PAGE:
Swedish seafarers’ commitment to work in times of flagging out

Flagging‐out means a significant decline in organisational commitment for Swedish seafarers; this is shown in research made at Kalmar Maritime Academy. 

Carl Hult, one of the researchers behind the article.

The article Swedish Seafarers’ Commitment to Work in Times of Flagging out was published earlier this year in Transnav, the International Journal on Marine Navigation and Safety of Sea Transportation. It's written by Carl Hult and Jan Snöberg at Kalmar Maritime Academy, Linnaeus University. The study takes its departure in the difficulties to recruit and retain qualified senior seafarers in the Swedish shipping sector, and focuses on seafarers’ motivation at work for the specific shipping company and seafarers’ motivation towards their occupation. 1300 seafarers' answered the questions.

- We could see a substantial and statistically significant decrease in commitment towards the shipping company among those serving on ships flying other flag than Swedish. Further analysis revealed that this effect was related to perceived shortcomings in the social composition of the crew, says Carl Hult.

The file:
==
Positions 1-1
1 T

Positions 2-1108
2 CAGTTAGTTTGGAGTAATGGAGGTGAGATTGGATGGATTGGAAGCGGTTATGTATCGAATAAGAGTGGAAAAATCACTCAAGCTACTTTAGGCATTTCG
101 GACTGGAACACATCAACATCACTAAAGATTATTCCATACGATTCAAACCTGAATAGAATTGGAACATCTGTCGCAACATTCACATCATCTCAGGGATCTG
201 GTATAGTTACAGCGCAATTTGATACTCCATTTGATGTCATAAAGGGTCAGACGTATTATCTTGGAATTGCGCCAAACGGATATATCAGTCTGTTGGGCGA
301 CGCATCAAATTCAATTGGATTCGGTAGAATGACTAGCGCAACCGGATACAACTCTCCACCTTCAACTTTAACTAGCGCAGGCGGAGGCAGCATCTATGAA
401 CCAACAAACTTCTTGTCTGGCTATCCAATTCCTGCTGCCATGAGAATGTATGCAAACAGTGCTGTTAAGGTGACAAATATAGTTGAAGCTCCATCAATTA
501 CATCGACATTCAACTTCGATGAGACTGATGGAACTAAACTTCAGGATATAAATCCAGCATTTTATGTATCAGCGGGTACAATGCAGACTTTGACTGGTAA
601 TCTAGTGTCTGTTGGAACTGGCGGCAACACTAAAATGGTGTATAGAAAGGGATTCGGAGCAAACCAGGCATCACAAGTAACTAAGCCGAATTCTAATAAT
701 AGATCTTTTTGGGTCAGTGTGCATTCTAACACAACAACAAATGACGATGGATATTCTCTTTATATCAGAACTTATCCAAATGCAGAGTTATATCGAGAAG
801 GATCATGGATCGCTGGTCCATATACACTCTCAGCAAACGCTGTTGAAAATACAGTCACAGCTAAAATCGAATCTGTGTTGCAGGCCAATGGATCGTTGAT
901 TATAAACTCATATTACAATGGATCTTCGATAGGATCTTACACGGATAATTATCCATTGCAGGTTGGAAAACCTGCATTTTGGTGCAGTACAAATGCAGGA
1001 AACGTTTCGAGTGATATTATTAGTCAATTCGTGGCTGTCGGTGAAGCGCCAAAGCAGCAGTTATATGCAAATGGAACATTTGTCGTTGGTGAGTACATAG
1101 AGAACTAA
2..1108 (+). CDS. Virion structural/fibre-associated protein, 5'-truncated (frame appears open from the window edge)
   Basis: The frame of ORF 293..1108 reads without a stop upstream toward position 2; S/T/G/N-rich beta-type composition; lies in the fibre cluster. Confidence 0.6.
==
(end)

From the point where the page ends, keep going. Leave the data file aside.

In addition, the oldest seafarers who are above 55 years of age demonstrated less occupational commitment under a foreign flag, a decline related to the degree of satisfaction with the social security structure. Occupational commitment among the youngest seafarers (age 19‐30) is not affected by the nationality of flag in the same way, but they could see that this type of commitment is decreasing by the time served on the same ship.

Based on these findings the researchers recommend shipping companies to incorporate sincere career coaching in their HRM‐activities directed to their young employees and develop individual rotating systems for employees with regards to trade area and ships. 

- For small companies with few vessels, it may be of mutual advantage to make cross‐company arrangements to share and lend young employees within some sort of informal crew pool system, says Carl Hult.

Other recommendations made was to uphold a certain sense of homeland belongingness for onboard employees, and to carefully consider the social composition of the crews on flagged out ships.

Carl Hult says that the industry could quite easily make good improvements if they considered the recommendations given in the article.